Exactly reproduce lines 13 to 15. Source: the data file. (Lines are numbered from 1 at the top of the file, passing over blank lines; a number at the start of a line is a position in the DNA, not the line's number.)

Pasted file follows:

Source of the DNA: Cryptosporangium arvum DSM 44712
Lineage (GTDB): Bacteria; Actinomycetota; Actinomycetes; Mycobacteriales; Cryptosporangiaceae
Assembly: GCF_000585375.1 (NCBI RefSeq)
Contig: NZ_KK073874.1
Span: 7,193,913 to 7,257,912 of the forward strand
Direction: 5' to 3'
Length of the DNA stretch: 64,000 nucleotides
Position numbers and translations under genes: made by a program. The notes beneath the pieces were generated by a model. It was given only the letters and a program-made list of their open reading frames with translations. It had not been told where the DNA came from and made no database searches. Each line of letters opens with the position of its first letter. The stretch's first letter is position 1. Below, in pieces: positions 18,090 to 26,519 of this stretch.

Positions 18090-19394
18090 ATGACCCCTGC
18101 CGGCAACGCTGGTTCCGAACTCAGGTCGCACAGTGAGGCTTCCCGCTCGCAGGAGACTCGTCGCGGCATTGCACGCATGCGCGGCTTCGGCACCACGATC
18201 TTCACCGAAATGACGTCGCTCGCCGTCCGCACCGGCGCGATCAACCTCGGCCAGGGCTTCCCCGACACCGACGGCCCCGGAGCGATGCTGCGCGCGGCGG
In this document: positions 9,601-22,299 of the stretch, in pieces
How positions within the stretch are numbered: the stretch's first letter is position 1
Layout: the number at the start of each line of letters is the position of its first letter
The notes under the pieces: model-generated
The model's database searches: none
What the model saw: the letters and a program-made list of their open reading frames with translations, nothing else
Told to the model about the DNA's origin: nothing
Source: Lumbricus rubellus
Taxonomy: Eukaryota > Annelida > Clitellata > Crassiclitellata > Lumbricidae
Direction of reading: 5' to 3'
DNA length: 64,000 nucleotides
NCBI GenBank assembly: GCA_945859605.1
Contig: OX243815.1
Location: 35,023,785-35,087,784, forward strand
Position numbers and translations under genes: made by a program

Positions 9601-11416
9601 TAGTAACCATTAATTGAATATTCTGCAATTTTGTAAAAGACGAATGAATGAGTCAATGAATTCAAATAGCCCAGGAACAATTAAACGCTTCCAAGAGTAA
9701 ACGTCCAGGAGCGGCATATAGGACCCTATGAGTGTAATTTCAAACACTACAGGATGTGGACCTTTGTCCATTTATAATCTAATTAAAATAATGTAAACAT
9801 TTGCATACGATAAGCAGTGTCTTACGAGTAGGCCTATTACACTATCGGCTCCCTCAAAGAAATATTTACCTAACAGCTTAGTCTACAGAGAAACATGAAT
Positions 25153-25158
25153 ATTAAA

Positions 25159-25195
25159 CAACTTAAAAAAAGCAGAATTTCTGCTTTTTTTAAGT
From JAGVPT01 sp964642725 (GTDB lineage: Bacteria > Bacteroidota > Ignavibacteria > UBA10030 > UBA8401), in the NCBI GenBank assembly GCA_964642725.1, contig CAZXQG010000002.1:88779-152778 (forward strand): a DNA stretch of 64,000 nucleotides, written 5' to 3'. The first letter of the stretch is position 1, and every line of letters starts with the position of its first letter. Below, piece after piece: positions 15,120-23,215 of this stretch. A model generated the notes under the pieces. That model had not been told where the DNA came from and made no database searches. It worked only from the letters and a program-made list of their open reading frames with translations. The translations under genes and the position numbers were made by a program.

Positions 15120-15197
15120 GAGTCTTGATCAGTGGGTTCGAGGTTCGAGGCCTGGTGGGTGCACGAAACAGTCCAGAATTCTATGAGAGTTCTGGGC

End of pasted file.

In this document: positions 9,601-22,299 of the stretch, in pieces
How positions within the stretch are numbered: the stretch's first letter is position 1
Layout: the number at the start of each line of letters is the position of its first letter